Although, I think this study suffers from some of the same problems they cite in previous studies, the authors’ point is well-taken. Taking a one-sided negative view of the effects of caregiving does not show the whole picture and existing research does not consistently or sufficiently control for confounding factors (such as evidence that older adults who become caregivers are healthier than same-aged non-caregivers). Viewing caregivers as resilient and capable as opposed to at-risk resonates well with the strengths-based approach of social work. Furthermore they can be seen as a resource. So, if the notion of patient-centered care is expanded to include whoever the patient identifies as informal caregivers (moving away from our narrow definitions of what constitutes family and who can be designated as a caregiver) and (this is key) there is reimbursement for caregiver interactions, then health care professionals might communicate with them more effectively, incorporate them more effectively into health care decisions, and make resources available to support them, including initial and follow-up assessment of caregiver needs along with patient assessments.
In terms of support, respite care is one of the most commonly requested types of caregiver assistance. It is important for reducing or delaying burnout and institutionalization. However, it is not always available and, when it is, eligibility is often tied to the health of the care recipient, not the caregiver. Often by the time caregivers receive respite services it is late in the process and they are in crisis. This defeats the prevention goals of respite.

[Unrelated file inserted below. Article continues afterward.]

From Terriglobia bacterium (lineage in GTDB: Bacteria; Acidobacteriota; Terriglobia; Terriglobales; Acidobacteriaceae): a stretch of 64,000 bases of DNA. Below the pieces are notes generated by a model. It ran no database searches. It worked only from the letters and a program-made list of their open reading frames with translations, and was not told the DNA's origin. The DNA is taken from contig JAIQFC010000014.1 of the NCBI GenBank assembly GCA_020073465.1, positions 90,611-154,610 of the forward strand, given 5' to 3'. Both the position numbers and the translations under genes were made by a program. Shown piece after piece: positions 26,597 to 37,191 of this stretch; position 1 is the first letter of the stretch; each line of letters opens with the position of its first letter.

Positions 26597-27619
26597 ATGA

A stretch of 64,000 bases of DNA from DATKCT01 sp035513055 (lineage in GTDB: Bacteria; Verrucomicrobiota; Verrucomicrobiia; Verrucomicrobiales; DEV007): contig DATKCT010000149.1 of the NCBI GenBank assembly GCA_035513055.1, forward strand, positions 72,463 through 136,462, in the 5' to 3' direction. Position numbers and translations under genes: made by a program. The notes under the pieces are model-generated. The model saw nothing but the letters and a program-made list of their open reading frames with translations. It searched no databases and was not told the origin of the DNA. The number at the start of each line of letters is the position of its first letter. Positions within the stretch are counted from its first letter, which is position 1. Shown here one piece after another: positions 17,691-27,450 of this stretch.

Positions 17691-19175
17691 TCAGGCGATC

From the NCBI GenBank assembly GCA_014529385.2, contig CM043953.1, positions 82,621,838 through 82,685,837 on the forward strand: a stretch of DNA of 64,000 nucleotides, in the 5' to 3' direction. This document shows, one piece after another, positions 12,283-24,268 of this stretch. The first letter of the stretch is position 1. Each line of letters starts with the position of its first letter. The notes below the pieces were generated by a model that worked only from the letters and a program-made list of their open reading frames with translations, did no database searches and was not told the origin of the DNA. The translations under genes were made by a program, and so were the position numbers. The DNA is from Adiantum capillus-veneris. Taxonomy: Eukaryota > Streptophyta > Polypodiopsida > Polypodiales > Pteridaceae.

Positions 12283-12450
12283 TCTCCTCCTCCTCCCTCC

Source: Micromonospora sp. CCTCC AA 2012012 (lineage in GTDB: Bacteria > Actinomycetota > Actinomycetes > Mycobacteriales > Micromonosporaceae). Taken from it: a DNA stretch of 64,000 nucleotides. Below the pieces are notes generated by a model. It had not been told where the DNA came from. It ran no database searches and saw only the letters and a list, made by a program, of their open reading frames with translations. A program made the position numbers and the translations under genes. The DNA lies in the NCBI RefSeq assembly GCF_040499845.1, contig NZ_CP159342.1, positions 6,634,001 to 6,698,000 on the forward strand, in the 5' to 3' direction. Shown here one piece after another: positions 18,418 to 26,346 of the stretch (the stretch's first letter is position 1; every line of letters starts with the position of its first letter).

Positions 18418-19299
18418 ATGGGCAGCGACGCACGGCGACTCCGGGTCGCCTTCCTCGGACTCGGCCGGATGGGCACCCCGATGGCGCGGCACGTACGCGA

The U.S. is behind other OECD countries in making respite care services available nationwide, although there are efforts in a variety of states. Oklahoma has taken a lead in respite care programs. In addition, in May 2014 they passed the CARE ACT that requires hospitals and care facilities to formally acknowledge and directly involve family caregivers in developing care plans. Other legislation around the country is trying to establish paid family leave, tax credits for caregiving, and other initiatives to support informal caregivers all of which are in line with national models in other countries.
Caregivers need both financial and supportive help. They need better tools and training. They should be paid for the care they provide and the wages they lose either directly or through cash benefits that go to the care recipient who then chooses who they pay for care. Family care should count as part of the initial care expended to establish eligibility for coverage of long-term care services.
The White House 2016 budget includes proposals specifically targeted to help family caregivers. These include:
- $15 million dollars for a Family Support Initiative to ensure “the optimal deployment of public and private resources at the State and community level to assist family members supporting older adults and/or people with disabilities across the lifespan.” I confess, I don’t exactly know what that means.
- $50 million in new resources for existing aging programs that provide support such as respite and transportation.
- The Paid Leave Partnership that would pay up to half of the benefits and all startup costs associated with creating a paid leave program in up to five states. The grants can be used to cover family, parental and/or medical leave programs that provide up to 12 weeks of benefits.
- The State Paid Leave Fund that will provide technical assistance and support to States that are building the infrastructure to launch paid leave programs in the future. Currently only three states offer paid leave programs.
This is a start.